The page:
About all I can say positive is that Morgan Freeman and Michael Wincott, along with Monica Potter, Michael Moriarity and several other good actors, try valiantly to use talent and charisma to make SOMETHING of the material, but with a script this incoherent they didn't stand a chance.
This is not even worth a rental, unless you are completely desperate on a rainy evening and there is absolutely nothing else to watch.
on July 31, 2003
"Along Came A Spider" can make a slow evening pass very quickly.
The plot centers on the kidnapping of a Senator's young daughter from her private school. The kidnapper then gets in touch with famed criminal psychologist Alex Delaware (Morgan Freeman)in an effort to impress him. Delaware has recently lost his partner due to a mistake on his part. To track down the kidnapper, he enlists the help of a beautiful young secret service agent (Monica Potter), who was stationed at the girl's school and is being blamed for the kidnapping. So both individuals are wounded from their past mistakes and anxious to succeed again.
The movie then follows the twists and turns of the duo's efforts to solve the kidnapping. Several plot twists near the end (which I won't go into so as not to ruin the viewing experience) vastly improve the movie. The actors are very strong: Morgan Freeman is particularly moving as Alex Delaware and the young actress who plays the kidnapping victim, Megan Ann Rose, is wonderful.
I would recommend this movie to those individuals who enjoy the thriller/mystery genre. While you certainly can find a better movie in this category, you also can find a number of poorer ones. And, once again, the twists are pretty good...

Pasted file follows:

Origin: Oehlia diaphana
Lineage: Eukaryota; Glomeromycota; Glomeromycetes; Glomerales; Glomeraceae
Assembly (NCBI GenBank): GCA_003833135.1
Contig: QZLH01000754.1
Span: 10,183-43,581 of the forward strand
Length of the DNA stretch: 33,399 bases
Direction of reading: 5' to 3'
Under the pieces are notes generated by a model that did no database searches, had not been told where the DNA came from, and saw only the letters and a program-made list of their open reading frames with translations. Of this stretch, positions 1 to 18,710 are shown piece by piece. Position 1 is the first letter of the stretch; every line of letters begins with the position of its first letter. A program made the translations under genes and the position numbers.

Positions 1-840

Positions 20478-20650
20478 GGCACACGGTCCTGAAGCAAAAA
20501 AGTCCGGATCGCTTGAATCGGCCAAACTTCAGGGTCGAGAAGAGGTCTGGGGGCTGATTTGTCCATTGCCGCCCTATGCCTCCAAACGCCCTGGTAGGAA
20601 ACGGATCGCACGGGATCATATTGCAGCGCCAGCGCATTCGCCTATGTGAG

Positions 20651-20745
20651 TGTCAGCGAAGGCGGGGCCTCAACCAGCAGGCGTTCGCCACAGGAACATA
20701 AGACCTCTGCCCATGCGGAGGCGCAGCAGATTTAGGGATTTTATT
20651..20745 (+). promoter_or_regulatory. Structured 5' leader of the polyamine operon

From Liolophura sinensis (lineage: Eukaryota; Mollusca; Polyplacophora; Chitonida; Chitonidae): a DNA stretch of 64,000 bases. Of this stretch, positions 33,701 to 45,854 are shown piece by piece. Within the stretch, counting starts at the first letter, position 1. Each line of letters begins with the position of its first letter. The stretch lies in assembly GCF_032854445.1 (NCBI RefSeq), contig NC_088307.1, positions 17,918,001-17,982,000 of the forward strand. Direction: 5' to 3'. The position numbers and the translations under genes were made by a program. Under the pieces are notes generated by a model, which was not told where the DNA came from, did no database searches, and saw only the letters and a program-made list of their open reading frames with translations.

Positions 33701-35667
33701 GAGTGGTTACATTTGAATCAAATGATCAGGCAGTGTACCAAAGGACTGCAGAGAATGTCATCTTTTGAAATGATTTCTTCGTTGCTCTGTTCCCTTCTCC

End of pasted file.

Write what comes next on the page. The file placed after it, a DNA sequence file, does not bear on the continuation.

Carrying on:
on June 13, 2003
A kidnapped victim, a police detective in need of redemption, a rookie secret service agent in search of a mentor, a perverted villain: this movie has all the elements of a good psychological thriller. So why does it fail, so miserably? It's probably because the spider is so concerned with casting a complex web that it gets tangled in the process. In the middle of the movie, various plot twists lead the movie into a different direction that's not in the least bit compatible with its beginning. True, it makes the story unpredictable; it also makes the events in the story highly improbably, and the characters highly inconsistent. There are a few intense, dramatic moments, such as the scene where the police detective (played aptly by Morgan Freeman), aided by electronic tracing devices, attempts to deliver the ransom, following the kidnapper's cryptic instructions from one phone booth to another, with barely enough time to get from point A to point B. But that's about all that's redeeming in this movie.
The rest of the movie is a complete nonsense. The smart cop commits a stupid error (by shooting and killing the only one person who can lead him to the victim); good cops reveal that they're not that good after all (but no convincing explanation is given). It seems to me this spider starts out as a kidnap-and-ransom thriller, then becomes a relationship drama (an experienced cop and a rookie developing an emotional, tactical codependency), but finally transforms into something about inevitable destiny ("You do what you are," announces the villain). Not even Freeman can untangle this messy web. This spider really bugs me--and not in a good way.